Overview:  Albania continued its strong support of international counterterrorism efforts in 2020 and contributed to the Global Coalition to Defeat ISIS.  The terrorism threat in Albania includes FTFs returning from Iraq and Syria and ISIS sympathizers’ attempts to radicalize Albanian youth to violence, as well as Iran’s state-sponsored activity directed primarily against the Iranian resettled opposition group Mujahedeen-e-Khalq, members of whom resettled in Albania.

2020 Terrorist Incidents:  There were no reported terrorist incidents in Albania in 2020.

Legislation, Law Enforcement, and Border Security:  Albania criminalizes terrorist acts, to include financing of terrorism, conducting transactions with persons on UN sanctions lists, recruiting and training people to commit terrorist acts, the incitement of terrorist acts, and establishing, leading, and participating in terrorist organizations or armed conflicts outside the country.  Albania sustains a port security oversight system to comply with requirements under the International Maritime Organization’s International Ship and Port Facility Security Code.

The Albanian State Police Counterterrorism Unit (CTU) worked closely with U.S. agencies to align Albanian government requirements with U.S. expertise and resources, ensuring the Albanian government develops focused counterterrorism capabilities.  Through participation in the Department of State’s Antiterrorism Assistance program, the CTU received training on counterterrorism investigations, surveillance operations, identification and seizure of digital evidence, and associated equipment grants.  Despite capacity challenges, the CTU also participated in several successful interdictions of known or suspected terrorists.  The Albanian government has developed, in conjunction with international partners, contingency plans and capabilities to prevent and respond to terrorist attacks against soft targets.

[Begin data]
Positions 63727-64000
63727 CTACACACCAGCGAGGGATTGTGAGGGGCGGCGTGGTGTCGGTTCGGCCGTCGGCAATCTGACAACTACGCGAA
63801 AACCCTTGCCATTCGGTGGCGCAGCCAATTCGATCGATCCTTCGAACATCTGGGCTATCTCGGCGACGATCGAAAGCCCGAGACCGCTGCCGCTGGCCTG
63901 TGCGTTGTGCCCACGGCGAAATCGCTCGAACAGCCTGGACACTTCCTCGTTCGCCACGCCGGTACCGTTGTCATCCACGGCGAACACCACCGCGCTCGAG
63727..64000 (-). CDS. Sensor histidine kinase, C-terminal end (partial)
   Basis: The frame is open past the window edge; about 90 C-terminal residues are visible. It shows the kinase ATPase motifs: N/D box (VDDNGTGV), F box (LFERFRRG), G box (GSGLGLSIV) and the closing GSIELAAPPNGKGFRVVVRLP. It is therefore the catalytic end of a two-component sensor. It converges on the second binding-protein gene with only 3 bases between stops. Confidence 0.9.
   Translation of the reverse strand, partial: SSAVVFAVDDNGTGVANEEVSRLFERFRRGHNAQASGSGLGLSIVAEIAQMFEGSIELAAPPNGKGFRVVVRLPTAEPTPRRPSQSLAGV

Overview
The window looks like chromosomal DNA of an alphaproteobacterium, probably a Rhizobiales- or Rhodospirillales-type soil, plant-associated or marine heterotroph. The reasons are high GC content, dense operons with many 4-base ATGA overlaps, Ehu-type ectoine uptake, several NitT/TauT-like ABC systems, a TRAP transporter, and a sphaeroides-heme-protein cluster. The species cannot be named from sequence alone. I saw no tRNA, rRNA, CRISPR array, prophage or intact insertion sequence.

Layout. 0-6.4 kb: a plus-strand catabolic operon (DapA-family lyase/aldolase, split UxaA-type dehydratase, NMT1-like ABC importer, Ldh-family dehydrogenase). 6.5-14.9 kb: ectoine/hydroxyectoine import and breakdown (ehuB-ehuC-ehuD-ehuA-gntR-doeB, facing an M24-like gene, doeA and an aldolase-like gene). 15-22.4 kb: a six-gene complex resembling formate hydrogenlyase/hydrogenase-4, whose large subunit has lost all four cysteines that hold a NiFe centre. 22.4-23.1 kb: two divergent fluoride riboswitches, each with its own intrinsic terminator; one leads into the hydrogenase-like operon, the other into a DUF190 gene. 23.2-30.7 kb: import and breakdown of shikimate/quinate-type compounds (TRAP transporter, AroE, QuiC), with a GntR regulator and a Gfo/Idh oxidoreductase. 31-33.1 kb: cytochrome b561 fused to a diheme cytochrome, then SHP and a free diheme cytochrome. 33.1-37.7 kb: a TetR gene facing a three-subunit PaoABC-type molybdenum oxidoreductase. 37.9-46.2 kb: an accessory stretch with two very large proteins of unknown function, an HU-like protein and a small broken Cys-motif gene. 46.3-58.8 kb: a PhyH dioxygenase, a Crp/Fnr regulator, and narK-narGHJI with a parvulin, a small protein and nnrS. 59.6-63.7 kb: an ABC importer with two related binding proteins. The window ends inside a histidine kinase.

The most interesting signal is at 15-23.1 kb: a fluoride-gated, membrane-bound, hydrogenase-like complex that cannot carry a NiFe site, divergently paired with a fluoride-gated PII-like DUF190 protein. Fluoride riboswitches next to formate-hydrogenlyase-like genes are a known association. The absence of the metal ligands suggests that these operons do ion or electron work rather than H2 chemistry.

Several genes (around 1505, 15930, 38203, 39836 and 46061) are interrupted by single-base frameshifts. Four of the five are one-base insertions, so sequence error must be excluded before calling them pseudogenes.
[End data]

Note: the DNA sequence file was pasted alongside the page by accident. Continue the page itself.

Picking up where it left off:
On October 27, Albania successfully repatriated an Albanian woman and four children from Syria.  Efforts continue to repatriate more citizens from the Syrian camps.  Following a national action plan, stakeholder ministries organized both their reception and accommodation and are working on deradicalization from violence and reintegration efforts.  On December 14, one suspect was indicted by the Durres Prosecution Office for “incitement to terrorism against the Jewish people.”  In a separate case in June, the Tirana Basic Court issued a guilty verdict sentencing a defendant to three years for the same criminal offenses.  On July 23 a suspected agent sponsored by Iranian authorities was declared “unwanted” by the Government of Albania and subsequently expelled from the country.

Corruption and barriers to information sharing among government agencies, insufficient intra-agency coordination, and a poorly functioning judicial system continued to hinder Albania’s law enforcement efforts at all levels.  Implementation of deep reforms in the judicial sector continues, beginning with the vetting of Albania’s 800 judges and prosecutors for corruption, competence, and ties to organized crime.  The Special Anti-Corruption and Organized Crime Structure (or SPAK) has jurisdiction over terrorism cases involving organized groups.  District prosecution offices prosecute all other counterterrorism cases.